Six Foods to Fuel Your Productivity

What we eat affects how we operate throughout the day, and focusing on certain foods can help keep brain fog at bay. Which foods should you eat?

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Is your diet driving you to burnout?
  • Published: 8/22/2022
  • 2 min. read

2 PM rolls around and fatigue creeps in. You have hours of work left to go, but you just don’t have it in you to keep grinding away to get through it all. Sound familiar? What we eat affects how we operate throughout the day, and focusing on certain foods can help keep brain fog at bay, meaning you can cruise through your day and feel alert afterward. Which foods are the ones you should eat?

Burnout and how food affects our brains

It’s well-established that nutrition plays a vital role in health and well-being. But many don’t realize that food also impacts our mental clarity and emotions. Research suggests that what we eat influences our gut microbiome, which affects brain health in numerous ways, including our mental well-being. This is timely given the state of burnout culture. From a recent study, one in four people reported burnout and were six times more likely to leave their jobs in the next three to six months. 

Changing eating habits can your mood and clarity so that you can focus on getting things done without feeling burnt out If you’re tired of feeling tired and unmotivated, we’ve got just the cure, and all it requires is having a few snacks and switching up your breakfast and lunch habits.

Which foods should you eat to improve cognitive function?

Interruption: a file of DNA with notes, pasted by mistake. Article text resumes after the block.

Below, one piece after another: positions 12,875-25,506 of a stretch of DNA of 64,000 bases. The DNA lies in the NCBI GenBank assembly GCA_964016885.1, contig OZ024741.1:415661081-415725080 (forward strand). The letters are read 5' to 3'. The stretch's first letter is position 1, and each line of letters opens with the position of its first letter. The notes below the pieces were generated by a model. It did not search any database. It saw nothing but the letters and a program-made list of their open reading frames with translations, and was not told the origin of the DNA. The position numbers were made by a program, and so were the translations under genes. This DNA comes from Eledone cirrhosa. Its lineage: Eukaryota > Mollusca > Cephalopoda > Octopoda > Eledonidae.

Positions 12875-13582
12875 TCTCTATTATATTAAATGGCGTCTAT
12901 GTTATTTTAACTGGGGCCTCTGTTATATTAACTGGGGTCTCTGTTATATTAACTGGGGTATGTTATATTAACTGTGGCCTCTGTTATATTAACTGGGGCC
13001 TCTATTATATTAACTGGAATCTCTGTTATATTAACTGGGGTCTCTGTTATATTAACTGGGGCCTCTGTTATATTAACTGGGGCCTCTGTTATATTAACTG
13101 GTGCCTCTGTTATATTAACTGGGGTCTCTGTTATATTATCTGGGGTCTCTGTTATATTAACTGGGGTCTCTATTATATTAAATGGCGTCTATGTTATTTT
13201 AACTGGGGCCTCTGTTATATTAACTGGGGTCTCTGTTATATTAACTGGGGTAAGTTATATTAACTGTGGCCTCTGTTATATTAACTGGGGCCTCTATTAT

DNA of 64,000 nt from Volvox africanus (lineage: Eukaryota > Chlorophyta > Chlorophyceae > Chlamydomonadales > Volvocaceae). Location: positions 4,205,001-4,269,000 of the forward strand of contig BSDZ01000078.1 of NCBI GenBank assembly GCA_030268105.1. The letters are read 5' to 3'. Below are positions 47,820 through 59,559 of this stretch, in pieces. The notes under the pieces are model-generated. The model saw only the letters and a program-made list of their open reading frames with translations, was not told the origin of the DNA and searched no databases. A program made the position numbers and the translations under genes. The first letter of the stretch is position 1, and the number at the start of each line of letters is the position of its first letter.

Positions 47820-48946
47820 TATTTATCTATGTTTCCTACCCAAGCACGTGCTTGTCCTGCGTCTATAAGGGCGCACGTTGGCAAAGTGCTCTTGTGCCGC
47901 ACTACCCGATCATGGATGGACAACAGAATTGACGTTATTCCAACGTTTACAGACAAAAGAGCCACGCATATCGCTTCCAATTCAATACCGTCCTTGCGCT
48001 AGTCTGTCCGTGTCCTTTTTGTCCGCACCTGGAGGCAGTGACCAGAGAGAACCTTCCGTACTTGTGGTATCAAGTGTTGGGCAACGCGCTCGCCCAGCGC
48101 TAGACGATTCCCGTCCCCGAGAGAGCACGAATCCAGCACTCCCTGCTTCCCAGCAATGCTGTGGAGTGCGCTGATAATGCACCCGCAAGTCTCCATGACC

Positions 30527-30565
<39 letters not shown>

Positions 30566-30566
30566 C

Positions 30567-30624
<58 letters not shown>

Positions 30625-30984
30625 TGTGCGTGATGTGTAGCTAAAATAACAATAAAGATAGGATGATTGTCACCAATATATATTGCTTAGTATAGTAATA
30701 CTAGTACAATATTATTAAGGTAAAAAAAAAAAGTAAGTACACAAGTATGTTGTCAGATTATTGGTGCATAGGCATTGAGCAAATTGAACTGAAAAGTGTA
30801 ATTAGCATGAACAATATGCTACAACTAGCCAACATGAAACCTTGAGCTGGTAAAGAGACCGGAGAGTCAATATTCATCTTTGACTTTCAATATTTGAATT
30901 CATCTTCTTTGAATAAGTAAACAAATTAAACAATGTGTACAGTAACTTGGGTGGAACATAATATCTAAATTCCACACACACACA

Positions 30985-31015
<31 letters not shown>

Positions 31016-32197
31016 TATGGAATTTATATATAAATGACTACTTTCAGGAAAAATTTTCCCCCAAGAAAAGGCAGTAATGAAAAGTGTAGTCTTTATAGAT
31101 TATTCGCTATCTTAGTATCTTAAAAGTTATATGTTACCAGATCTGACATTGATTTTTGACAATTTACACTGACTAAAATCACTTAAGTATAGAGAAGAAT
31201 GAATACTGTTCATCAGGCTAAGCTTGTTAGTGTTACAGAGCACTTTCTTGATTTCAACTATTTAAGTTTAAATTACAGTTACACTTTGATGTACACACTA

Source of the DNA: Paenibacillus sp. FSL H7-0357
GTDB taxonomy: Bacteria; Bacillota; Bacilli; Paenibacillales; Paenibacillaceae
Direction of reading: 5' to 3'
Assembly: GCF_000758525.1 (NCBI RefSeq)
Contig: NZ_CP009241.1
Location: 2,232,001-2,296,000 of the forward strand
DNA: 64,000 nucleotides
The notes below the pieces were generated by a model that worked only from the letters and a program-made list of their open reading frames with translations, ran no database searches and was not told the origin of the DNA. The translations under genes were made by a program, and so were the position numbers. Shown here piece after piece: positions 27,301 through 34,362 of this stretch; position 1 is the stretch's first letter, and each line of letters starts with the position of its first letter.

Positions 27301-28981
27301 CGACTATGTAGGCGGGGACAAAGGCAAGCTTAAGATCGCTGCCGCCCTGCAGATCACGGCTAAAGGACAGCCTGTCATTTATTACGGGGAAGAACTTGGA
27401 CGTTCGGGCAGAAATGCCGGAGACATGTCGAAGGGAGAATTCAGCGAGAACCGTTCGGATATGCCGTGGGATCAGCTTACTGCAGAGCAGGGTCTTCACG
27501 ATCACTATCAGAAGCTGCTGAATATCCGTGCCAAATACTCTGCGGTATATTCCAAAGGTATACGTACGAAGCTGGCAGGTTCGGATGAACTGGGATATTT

Dr. Matthew Lederman, MD, and Lifesum Advisor, says to keep the following items stocked to boost mental health and productivity.

  • Berries - Berries are high in polyphenols, a natural compound found in plant-based foods, that can boost cognitive function to support a healthy brain. 
  • Walnuts - Together with other foods high in omega-3 fats, such as soybeans and ground flaxseed, walnuts have been shown to improve mood and support brain health. 
  • Sweet potatoes - Sweet potatoes are high in complex carbohydrates that increase serotonin, which directly affects mood and can lead to improved energy levels. 
  • Oats - Oats contain tryptophan, which the body uses to make serotonin and melatonin. Serotonin affects mood, cognition and behavior, while melatonin affects your sleep-wake cycle - essential for optimal mental health. Other foods high in tryptophan include whole grain cereals and wheat germ.
  • Brown rice - High-fiber foods like brown rice can improve the movement of food through your digestive tract and minimize uncomfortable symptoms like heartburn, bloating and constipation. When your gut feels better you feel better, making it easier to sleep and exercise, directly improving mental health and daily functioning. 
  • Kale - This powerhouse veggie is shown to decrease inflammation and reduce mood symptoms. Studies show that a higher intake of cruciferous vegetables, including kale, broccoli and cabbage, is significantly associated with lower circulating levels of inflammatory markers.

So next time you wonder how you’re going to get through your to-do list, reach for some berries and walnuts or make a quick brown rice stir fry with kale and sweet potatoes, and carry on.

All of the content and media on Lifesum is created and published for information purposes only. It is not intended to be used as a substitute for medical advice or treatment. Users should always consult with a doctor or other health care professional for medical advice. If you have or think you are at risk of developing an eating disorder, do not use the Lifesum app and seek immediate medical help.

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